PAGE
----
Last season, one of the biggest criticisms of the NBA was the inevitability of outcome. From the beginning of July, everyone knew the Warriors would meet the Cavaliers in the Finals for the third straight year. This year, the Warriors are not going anywhere, and the Cavs will be good so long as they have LeBron, but teams around them–the Thunder, the Rockets, and the Celtics, all got more interesting. Will interesting be good enough? We will find out soon enough.
I did not write about the Isaiah Thomas/Kyrie Irving trade the night the story first broke because I felt too close to it as a fan of Isaiah Thomas. In two and a half seasons, he became the most universally popular Celtics player among casual Boston sports fans–more so than Paul Pierce–since Larry Bird. Personally, I wrote about Isaiah in his relatively brief tenure almost as much as I have about David Ortiz, Tom Brady, and Patrice Bergeron, three titans of the City of Champions era that Boston has been enjoying since February of 2002.
I did not write about the Isaiah Thomas/Kyrie Irving trade in the week that followed, as the teams first acknowledged the trade on their various social media profiles, but then the trade did not get finalized right away. The Cleveland Cavaliers were skeptical of the integrity of Isaiah Thomas’ injured hip (a concern that admittedly did not get talked about enough once the Celtics’ season ended) and asked for more assets to complete the trade. It was not a one-for-one swap of two star point guards to begin with: the Celtics also gave up Jae Crowder, Ante Žižić, and the Brooklyn Nets’ 2018 1st round draft pick, the last unrealized asset from the Paul Pierce and Kevin Garnett trade to the Nets in 2013. To complete the deal with Cleveland’s concerns about Thomas’ hip, the Celtics also had to add a 2020 2nd round pick from the Miami Heat.
I did not write about the Isaiah Thomas/Kyrie Irving trade after the trade was finalized, and after the Celtics held their introductory press conference with Irving and free agent signing Gordon Hayward. While I understood that it was a huge trade, and objectively a good trade that will help the Celtics in the long run, I was not sure I could bring anything else to the table that had not already been said in the week between when the trade reported and when it became official. That said, I do have quite a few thoughts on the matter, and I have been writing about the Celtics in this space since the days of Pierce, Garnett, Doc Rivers, and Rajon Rondo, and if I never write about it, then why am I writing about basketball at all?
Bill Simmons pointed out on various podcasts that trades like this hardly ever happen. Two conference rivals, the two Eastern Conference finalists from 2017 just swapped point guards. The last time contenders of this caliber traded players of this caliber within the same conference was in 1980 when the Phoenix Suns dealt Paul Westphal to the Seattle SuperSonics for Dennis Johnson. But with the looming threat of LeBron James’ free agency next summer, these were desperate times for Cleveland. And with the looming threat of having to sign a guy under six feet in his late 20s with an injury history to a maximum contract, Boston was acting from a point of desperation in its own right.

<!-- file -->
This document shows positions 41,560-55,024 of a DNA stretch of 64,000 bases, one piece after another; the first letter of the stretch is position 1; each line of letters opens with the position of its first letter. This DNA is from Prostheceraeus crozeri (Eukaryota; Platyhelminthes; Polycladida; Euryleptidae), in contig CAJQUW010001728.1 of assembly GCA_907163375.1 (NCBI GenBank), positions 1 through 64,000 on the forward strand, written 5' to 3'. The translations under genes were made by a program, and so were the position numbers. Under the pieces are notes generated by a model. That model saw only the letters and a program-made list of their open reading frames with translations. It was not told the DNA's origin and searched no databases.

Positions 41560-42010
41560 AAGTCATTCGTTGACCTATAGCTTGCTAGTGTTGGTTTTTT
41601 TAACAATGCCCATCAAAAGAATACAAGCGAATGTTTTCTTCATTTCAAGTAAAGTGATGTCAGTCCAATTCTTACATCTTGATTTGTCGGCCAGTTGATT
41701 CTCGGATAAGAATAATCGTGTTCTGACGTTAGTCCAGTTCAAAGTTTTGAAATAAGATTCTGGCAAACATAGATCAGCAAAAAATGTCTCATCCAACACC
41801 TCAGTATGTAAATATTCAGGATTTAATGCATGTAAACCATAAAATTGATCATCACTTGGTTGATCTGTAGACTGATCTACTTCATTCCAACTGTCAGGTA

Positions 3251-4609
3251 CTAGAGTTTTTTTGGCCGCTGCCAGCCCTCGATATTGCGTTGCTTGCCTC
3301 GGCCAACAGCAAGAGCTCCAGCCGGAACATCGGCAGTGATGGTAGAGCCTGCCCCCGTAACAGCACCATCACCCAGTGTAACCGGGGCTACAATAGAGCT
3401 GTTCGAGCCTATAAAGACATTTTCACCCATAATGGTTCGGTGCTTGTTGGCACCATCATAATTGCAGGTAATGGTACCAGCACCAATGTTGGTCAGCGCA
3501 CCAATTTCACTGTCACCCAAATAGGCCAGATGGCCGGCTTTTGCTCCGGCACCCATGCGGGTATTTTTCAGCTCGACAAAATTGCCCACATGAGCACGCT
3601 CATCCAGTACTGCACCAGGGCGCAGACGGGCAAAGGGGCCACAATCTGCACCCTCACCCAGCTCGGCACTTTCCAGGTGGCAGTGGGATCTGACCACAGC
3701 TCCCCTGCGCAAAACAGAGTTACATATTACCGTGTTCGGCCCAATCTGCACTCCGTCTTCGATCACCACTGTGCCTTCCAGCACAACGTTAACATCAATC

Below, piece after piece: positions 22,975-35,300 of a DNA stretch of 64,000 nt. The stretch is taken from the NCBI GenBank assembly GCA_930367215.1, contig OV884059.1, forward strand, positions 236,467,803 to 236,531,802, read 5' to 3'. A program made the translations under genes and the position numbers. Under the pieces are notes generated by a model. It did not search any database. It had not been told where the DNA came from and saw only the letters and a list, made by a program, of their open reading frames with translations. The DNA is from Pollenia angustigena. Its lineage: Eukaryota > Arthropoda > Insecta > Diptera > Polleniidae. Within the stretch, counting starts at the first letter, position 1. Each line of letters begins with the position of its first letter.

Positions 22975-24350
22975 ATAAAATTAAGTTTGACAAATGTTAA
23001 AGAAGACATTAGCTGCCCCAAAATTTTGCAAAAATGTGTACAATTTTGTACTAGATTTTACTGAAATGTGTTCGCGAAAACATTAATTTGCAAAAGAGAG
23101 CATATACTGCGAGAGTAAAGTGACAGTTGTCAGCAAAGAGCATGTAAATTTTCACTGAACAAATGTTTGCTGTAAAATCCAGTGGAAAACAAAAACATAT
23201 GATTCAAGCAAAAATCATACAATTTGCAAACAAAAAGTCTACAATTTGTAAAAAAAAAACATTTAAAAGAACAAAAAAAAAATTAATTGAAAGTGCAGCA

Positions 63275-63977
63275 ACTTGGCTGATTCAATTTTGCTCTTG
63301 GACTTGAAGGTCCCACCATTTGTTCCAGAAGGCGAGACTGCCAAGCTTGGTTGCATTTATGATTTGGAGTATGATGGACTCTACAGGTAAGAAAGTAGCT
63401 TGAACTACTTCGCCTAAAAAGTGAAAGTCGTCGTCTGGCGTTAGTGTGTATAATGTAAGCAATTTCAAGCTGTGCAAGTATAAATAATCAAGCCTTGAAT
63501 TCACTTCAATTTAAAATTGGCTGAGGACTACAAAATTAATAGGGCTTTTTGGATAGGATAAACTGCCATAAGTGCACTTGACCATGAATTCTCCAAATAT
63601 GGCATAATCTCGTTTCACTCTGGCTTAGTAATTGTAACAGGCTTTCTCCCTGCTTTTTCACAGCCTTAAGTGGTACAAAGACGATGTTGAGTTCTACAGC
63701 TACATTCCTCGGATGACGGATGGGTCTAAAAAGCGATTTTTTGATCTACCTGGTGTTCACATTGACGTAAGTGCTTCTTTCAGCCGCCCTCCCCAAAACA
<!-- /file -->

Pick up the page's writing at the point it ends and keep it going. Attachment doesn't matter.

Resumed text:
I wrote in the spring about my worry that Isaiah would get the Malcolm Butler treatment from the Celtics, and in September, Butler is (for now) still a member of the Patriots, and Isaiah has been dealt. My worry was the Boston Sports Media would use any success in the Eastern Conference Finals after Isaiah went down with his hip injury to take him for granted and put the ball in motion towards running him out of town. I was admittedly emotionally attached to Isaiah, but I really did think he could be one of the three stars on a championship team. I did not think the Celtics would be able to get anything in return comparable to Isaiah, considering the asking prices at the deadline for Paul George and Jimmy Butler, and later, given the returns Indiana and Chicago got for George and Butler when they traded them during the summer. Of course, I thought all of that before I knew Kyrie Irving would be available.
In Irving, the Celtics landed another dynamic point guard who can score at will, but while both are injury-prone, Kyrie is taller and younger. Some have argued that the Celtics were not able to land a player who has proven he can be the best player on a championship team, but the only players who fit that description are LeBon, Kevin Durant, Steph Curry and Kawhi Leonard that are still in their prime (sorry, Dwyane Wade and Dirk Nowitzki), but Kyrie is the next best thing. He performed well in the Finals against Golden State, and even though he already has a ring, seems eager and poised to win outside of LeBron’s shadow.